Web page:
Love cars? Climb in the driver's seat for the latest in reviews, advice and picks by our editors.
By Make & Model
We cover it all, click your favorite
Audi wired up 30 millennials to see how they react to different stimuli to enhance future self-driving cars.
A basic cabin is surrounded by windows featuring integrated displays, as well as a larger, room-sized array of screens that simulate driving in a self-driving commute.
Participants were wired with EEG caps and GSR sensors to measure their responses.
Scientists varied including background noise levels, light, and so on to gauge subjects' reactions.
Audi believes massive levels of in-car advertising are a given in our self-driving future, and it views its cars as a membrane to filter out things occupants don't care about.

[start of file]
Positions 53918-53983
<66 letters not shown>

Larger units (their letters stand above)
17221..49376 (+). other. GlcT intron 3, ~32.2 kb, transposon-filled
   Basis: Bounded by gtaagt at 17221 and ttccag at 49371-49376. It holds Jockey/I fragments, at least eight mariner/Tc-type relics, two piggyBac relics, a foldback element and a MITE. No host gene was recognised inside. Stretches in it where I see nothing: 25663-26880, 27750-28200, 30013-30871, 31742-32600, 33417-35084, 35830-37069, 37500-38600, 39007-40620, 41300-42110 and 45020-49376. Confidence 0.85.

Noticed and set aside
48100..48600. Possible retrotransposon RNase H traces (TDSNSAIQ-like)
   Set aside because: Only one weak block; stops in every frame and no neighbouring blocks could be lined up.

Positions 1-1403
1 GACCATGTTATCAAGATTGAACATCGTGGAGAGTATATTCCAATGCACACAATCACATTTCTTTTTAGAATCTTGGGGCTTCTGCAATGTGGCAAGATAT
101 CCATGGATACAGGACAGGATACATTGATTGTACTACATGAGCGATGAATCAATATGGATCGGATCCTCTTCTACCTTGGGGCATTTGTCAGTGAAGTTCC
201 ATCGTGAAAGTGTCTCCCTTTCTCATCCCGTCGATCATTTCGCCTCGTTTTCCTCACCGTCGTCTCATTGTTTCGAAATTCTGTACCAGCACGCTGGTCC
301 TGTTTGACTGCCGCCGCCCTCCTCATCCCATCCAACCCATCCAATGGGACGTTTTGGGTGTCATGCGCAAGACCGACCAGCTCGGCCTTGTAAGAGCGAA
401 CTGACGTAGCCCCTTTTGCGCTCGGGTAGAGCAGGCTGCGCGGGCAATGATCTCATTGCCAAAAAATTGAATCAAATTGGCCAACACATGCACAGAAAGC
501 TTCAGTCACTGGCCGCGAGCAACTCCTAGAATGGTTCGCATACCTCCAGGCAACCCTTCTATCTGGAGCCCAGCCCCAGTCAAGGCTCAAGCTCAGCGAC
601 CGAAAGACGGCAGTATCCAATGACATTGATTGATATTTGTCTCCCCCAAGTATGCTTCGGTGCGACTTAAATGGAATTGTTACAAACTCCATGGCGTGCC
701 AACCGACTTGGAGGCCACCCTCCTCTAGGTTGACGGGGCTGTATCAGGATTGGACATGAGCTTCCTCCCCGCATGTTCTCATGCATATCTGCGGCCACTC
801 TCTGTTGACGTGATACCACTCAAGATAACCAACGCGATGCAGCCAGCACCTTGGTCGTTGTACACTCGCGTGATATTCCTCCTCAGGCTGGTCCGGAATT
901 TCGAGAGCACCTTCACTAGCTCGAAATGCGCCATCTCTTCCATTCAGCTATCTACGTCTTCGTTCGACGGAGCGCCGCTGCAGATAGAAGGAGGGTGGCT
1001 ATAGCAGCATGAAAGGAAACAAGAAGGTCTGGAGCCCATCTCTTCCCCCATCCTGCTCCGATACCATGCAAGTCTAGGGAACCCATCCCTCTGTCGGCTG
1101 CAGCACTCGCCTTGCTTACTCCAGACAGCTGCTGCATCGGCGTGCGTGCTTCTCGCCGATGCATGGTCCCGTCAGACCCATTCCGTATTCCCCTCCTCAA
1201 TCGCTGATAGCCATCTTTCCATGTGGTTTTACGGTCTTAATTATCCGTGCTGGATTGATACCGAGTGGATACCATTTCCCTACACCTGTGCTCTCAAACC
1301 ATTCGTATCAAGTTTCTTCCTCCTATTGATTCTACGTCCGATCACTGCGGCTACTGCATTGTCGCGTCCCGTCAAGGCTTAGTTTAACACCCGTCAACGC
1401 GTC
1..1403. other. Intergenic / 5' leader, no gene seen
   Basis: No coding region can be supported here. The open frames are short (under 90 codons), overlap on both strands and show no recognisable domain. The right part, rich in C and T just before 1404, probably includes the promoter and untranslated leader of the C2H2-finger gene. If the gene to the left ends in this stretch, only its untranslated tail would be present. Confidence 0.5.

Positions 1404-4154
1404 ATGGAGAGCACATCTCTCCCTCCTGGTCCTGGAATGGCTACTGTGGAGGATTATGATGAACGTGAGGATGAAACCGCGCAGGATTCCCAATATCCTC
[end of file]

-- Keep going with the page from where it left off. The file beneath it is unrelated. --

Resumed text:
This isn't creepy at all.
(Apparently special liquids are used to enhance the brainwave-measuring EEG cap's connectivity).
GSR finger sensors are applied.
Test subjects were tasked with simple brain tests that included answering questions, memorization drills and so on.
It's easy to imagine that this will look absurd when self-driving cars become commonplace years from now.
Audi worked with the Fraunhofer Institute in Stuttgart on this research.
Continue clicking or swiping through for more images of Audi's 25th Hour project.
At the laboratory experiment at the Fraunhofer Institute in Stuttgart the galvanic skin response was measured (GSR).
Fraunhofer Institute experts on human-machine interaction measure brain activity (EEG)